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February 26th, 2018, 09:13 AM   #1
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Vectors / Magnitude

Hi All,

Having great difficulty in the following problem:

Magnitude of the 3 forces acing on a stable object

A = 800kN West
B = 650kN South
C = ?

What is the magnitude of force C?

Any help would be much appreciated.
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February 26th, 2018, 10:01 AM   #2
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Are you required to use trigonometry rather than geometry?
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February 26th, 2018, 10:27 AM   #3
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I would write the vectors in "components", taking the positive x-axis to be "east" and the positive y-axis to be "north"

A is "800 kN west" so A= <-800, 0>.

B is "650 kN south" so B= <0, -650>.

The sum of those is <-800, -650> so, in order that the object not move, C must be <800, 650>. The magnitude of C is $\displaystyle \sqrt{800^2+650^2}$.
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February 27th, 2018, 01:08 AM   #4
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Thanks for the replies, much appreciated.

Skipjack - With a limited question I am not sure however, if there are two ways I can answer the question I'll do both if you could shed any light?

Country boy - Thanks for the detailed response. Makes sense now you've explained, so the magnitude of C = 1030.8kN?

1) How would I go about calculating the angles of each?
2) If the object has to be moved directly south. In order to achieve this what would have to happen to the resultant force acting on the object? (I assume I would have to calculate the resultant force first?)
3) State two ways the individual forces could be changed to achieve this resultant force? May change the magnitude and direction of any of the individual forces.

Thanks for your time and support.
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February 27th, 2018, 02:52 AM   #5
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Forces.PNG
The forces can be "chained", as in the above diagram. If the resultant force is non-zero, the corresponding diagram would show a fourth line (for the resultant).

It should be obvious that trigonometry could have been used instead of Pythagoras. Use trigonometry to calculate the angles. It's usually convenient to start by using coordinate geometry. If you need to use trigonometry, a fully-annotated diagram is recommended.
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February 27th, 2018, 04:25 AM   #6
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Thanks again skipjack appreciate your help.

Correct me if I'm wrong, with a resultant force of zero?
What would happen to the resultant force once the object is moved directly South.

Could this be easily achieved my changing the magnitude and direction of the other individual forces?
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February 28th, 2018, 12:26 AM   #7
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Any other feedback on this would be much appreciated.

Correct me if I'm wrong, with a resultant force of zero?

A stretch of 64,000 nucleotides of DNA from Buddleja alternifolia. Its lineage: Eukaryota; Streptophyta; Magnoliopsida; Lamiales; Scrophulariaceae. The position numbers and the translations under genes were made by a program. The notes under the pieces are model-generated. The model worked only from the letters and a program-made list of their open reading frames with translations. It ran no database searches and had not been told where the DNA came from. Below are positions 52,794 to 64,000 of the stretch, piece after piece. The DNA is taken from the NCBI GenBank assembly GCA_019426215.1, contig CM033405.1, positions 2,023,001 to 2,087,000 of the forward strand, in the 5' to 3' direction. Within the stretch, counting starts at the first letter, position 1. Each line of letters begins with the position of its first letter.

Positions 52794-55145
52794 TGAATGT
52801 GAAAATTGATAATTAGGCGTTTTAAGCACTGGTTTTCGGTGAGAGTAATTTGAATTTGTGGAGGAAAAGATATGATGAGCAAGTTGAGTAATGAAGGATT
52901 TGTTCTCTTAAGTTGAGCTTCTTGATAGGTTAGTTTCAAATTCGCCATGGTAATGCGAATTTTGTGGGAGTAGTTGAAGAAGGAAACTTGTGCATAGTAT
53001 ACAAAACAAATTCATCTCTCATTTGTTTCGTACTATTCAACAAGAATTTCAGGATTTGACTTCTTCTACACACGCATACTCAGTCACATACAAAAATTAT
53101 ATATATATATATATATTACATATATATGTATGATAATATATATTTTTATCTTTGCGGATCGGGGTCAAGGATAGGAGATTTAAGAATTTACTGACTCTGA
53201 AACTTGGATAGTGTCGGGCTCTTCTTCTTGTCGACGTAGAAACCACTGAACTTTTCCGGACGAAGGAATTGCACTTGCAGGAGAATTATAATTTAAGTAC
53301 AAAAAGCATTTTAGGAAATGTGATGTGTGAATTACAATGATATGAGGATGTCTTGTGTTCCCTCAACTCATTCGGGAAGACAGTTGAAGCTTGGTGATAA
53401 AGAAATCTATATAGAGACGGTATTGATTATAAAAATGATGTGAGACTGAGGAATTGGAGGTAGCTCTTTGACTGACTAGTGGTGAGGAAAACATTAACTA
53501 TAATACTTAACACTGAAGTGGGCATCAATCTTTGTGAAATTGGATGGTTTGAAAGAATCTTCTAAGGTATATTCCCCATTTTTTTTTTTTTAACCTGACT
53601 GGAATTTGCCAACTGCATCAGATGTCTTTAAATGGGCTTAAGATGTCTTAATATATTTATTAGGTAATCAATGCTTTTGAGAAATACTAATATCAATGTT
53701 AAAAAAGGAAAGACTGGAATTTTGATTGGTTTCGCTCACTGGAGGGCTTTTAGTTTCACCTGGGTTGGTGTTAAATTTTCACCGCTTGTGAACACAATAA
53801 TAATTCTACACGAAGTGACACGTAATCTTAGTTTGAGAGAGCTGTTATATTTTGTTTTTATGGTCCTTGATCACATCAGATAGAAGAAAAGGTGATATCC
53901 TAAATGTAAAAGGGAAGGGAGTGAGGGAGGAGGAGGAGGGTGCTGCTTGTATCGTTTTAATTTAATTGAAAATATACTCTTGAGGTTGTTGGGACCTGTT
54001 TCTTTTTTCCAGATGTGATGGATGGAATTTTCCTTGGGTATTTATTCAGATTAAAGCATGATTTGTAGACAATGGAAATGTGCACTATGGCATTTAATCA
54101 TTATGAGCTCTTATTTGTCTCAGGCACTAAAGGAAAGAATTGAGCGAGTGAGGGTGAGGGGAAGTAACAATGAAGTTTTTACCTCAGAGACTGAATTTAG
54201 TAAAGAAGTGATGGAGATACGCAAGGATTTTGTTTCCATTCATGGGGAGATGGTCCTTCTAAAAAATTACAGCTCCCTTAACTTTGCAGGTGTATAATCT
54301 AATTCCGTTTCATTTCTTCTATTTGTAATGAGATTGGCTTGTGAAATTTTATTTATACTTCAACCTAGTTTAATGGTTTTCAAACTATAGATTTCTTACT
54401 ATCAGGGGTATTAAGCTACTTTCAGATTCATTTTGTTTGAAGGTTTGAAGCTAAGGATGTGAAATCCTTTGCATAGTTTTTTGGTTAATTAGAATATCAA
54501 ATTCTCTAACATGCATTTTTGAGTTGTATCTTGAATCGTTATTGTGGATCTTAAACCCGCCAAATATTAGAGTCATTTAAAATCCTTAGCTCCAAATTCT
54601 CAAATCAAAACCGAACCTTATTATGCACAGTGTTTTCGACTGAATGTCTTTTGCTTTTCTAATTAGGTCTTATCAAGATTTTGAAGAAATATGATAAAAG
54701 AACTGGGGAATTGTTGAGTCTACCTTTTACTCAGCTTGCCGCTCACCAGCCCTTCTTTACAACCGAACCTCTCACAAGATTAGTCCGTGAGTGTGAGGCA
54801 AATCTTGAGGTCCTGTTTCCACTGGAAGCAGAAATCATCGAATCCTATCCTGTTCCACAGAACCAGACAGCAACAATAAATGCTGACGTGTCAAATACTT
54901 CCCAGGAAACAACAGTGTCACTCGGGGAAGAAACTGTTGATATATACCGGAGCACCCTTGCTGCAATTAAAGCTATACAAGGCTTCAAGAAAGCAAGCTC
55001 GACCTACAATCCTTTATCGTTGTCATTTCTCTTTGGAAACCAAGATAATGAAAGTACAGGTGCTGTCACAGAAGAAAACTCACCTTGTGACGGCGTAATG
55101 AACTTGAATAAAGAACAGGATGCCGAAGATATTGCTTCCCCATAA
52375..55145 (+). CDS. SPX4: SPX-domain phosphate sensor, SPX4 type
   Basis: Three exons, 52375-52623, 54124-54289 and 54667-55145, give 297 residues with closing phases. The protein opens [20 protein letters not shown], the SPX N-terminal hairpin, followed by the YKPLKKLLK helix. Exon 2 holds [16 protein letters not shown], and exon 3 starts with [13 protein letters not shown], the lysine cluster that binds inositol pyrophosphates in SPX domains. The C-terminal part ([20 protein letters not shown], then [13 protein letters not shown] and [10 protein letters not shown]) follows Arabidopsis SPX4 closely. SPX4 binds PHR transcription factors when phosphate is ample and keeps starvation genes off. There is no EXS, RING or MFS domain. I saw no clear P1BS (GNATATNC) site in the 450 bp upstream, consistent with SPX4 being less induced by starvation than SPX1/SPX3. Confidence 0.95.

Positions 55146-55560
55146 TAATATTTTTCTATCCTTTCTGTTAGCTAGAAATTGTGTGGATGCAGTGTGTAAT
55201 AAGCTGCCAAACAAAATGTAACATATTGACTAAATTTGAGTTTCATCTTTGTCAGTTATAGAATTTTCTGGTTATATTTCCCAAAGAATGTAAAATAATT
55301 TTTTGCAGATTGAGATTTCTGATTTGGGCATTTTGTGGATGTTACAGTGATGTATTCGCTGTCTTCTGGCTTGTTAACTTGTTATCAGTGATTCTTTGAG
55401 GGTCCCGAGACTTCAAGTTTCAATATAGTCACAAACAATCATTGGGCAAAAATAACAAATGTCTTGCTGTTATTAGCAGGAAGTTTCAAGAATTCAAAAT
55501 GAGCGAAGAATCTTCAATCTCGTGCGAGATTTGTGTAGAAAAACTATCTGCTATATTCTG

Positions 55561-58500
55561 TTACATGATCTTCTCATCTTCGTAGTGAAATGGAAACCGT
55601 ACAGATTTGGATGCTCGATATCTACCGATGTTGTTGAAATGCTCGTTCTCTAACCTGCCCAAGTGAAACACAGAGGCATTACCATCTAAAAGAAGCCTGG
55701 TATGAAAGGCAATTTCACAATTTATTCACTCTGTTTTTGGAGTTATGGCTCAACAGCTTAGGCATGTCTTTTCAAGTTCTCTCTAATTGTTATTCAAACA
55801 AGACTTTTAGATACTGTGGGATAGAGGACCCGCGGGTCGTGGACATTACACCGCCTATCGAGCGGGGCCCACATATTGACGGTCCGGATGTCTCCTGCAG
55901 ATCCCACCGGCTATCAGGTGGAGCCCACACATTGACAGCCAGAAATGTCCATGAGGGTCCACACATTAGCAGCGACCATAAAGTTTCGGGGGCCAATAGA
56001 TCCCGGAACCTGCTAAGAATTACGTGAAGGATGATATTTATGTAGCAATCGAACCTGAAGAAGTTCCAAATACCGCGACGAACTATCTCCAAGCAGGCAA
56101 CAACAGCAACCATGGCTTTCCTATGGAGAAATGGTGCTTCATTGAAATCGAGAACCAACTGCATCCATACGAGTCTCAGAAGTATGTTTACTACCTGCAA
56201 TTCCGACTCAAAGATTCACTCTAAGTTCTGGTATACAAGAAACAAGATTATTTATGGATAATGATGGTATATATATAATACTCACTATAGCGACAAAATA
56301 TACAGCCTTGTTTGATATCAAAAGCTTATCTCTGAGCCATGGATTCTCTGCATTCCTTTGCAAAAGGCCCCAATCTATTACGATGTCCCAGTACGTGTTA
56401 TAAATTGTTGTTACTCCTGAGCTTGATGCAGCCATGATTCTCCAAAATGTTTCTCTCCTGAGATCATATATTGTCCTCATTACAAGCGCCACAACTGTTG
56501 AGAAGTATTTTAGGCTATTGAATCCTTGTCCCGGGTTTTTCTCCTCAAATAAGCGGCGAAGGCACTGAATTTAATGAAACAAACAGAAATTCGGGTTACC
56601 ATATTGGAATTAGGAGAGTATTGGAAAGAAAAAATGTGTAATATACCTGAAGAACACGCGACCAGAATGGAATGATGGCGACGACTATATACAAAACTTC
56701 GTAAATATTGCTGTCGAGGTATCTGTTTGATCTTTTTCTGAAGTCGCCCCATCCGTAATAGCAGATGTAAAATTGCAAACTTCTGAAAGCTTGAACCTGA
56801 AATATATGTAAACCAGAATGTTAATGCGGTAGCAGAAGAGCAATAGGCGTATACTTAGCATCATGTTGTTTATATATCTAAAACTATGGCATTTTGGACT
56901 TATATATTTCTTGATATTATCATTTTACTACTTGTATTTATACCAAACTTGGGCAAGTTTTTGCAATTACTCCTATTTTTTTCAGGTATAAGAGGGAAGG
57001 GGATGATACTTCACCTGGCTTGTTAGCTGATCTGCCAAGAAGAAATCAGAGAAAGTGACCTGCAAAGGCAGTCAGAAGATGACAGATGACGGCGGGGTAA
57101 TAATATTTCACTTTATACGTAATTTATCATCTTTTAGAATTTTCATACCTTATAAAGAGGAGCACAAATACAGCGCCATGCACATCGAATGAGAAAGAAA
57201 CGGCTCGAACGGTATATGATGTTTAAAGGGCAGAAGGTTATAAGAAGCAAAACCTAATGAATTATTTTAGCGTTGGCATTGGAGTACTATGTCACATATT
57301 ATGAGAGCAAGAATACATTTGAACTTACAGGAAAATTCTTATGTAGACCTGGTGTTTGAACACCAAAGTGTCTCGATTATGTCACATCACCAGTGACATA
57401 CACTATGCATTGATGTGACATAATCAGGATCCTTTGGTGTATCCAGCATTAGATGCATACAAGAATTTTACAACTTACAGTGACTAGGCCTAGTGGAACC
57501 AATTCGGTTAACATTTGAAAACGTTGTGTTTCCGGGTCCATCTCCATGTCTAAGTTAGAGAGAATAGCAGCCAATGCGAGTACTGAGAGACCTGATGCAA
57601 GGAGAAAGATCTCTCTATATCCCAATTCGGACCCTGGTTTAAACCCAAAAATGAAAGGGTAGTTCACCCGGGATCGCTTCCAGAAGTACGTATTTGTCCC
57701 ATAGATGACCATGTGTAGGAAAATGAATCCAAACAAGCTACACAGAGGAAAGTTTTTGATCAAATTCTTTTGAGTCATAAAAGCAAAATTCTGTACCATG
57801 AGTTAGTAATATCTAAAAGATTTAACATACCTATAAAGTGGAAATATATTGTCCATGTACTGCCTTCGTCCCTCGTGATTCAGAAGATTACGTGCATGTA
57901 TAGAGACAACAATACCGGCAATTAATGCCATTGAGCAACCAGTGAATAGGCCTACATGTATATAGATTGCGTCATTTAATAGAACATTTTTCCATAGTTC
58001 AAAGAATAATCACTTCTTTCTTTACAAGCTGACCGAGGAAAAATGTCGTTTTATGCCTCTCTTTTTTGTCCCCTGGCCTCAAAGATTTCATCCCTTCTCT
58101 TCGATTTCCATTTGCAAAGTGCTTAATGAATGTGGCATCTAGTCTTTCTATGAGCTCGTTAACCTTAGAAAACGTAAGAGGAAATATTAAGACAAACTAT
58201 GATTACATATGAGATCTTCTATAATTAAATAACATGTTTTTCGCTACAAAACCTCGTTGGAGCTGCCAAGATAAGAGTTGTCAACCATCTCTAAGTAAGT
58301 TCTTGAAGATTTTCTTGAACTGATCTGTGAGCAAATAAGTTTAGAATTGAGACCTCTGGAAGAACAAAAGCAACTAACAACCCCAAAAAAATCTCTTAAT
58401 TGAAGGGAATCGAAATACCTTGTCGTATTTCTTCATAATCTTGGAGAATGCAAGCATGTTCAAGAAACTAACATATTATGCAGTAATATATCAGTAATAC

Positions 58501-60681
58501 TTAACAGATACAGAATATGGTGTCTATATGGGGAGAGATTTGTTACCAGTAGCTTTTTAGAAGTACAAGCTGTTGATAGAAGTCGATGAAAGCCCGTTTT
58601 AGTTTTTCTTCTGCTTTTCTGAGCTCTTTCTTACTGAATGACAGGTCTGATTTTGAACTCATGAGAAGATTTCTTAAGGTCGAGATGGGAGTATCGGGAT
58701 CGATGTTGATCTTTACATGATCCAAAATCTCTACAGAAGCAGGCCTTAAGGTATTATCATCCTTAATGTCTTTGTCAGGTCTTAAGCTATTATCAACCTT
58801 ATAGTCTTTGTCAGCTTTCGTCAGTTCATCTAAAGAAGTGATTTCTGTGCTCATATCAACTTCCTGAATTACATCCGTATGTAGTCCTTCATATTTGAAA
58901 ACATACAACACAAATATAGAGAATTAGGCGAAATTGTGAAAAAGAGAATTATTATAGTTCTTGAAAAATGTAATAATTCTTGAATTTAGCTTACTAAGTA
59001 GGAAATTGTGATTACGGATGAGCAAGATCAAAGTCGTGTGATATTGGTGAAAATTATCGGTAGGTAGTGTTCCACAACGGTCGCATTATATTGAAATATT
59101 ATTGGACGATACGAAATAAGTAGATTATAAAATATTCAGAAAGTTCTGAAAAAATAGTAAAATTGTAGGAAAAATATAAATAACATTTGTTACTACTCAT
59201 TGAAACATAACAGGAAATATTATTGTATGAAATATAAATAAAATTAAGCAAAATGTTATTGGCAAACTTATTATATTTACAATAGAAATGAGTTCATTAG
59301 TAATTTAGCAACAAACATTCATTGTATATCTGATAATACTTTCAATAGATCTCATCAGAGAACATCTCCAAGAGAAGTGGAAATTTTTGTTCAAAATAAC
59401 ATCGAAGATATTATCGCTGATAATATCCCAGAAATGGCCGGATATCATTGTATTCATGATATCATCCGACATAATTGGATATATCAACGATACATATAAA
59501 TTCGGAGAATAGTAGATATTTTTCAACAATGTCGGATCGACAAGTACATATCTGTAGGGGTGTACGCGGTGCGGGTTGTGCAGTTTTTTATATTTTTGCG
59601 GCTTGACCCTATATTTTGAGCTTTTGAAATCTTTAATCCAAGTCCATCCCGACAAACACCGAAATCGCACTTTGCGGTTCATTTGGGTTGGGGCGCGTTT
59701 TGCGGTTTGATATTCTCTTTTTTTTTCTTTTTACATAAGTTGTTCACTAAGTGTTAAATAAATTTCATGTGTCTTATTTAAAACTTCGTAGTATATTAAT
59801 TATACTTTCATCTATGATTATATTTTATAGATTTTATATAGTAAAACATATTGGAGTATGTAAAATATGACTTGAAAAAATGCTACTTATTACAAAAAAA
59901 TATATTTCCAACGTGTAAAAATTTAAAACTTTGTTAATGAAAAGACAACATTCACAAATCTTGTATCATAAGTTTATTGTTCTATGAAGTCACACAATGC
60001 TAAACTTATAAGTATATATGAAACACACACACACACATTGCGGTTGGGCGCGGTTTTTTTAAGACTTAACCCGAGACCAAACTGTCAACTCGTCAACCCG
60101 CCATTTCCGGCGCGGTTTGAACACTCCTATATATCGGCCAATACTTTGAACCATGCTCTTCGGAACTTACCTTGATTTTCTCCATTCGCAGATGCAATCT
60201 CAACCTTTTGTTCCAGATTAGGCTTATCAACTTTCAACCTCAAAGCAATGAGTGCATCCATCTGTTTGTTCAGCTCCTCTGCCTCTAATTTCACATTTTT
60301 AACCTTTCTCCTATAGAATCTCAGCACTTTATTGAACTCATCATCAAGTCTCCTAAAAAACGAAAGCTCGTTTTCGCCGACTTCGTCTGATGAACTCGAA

What would happen to the resultant force once the object is moved directly South.

Could this be easily achieved my changing the magnitude and direction of the other individual forces?


Thankyou All.
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February 28th, 2018, 12:35 AM   #8
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Quote:
Magnitude of the 3 forces acing on a stable object

A little tip. (useful theorem)

When a body is in equilibrium (your stable) under the action of three forces in the same plane, those three forces meet at a point.
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February 28th, 2018, 06:17 AM   #9
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Thanks studio.

Is there a way to express the resultant force?

My theory is (correct me if wrong please)....

In order to move the object directly south:
1) The object is no longer in equilibrium, the resultant force would have to become dynamic?

2) Two individual forces that could achieve this:

Force B Magnitude increased?
Direction of Force A adjusted to that similar of Force B?

Many thanks.
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February 28th, 2018, 06:37 AM   #10
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Quote:
Originally Posted by NAC54321 View Post
Thanks studio.

Is there a way to express the resultant force?

My theory is (correct me if wrong please)....

In order to move the object directly south:
1) The object is no longer in equilibrium, the resultant force would have to become dynamic?

2) Two individual forces that could achieve this:

Force B Magnitude increased?
Direction of Force A adjusted to that similar of Force B?

Many thanks.
If the object is in equilibrium there is no resultant.

That is the resultant = 0.

This allows us to write the equations of equilibrium, perhaps in component form as country boy suggests.

Alternatively you can note that the polygon ( a triangle in this case since there are 3 forces is closed.

If the three forces are not in equlibrium then the polygon is open.

Open means that when you place one vector after another, head to tail, in the manner showed by skipjack, you do not end up back where you started. The end point is not the same as the start point.

You need to choose one method, have you been taught one?

and did you understand my comment about 'stable' meaning that the object is in equilibrium?
Thanks from NAC54321

Last edited by studiot; February 28th, 2018 at 06:40 AM. Reason: spelling
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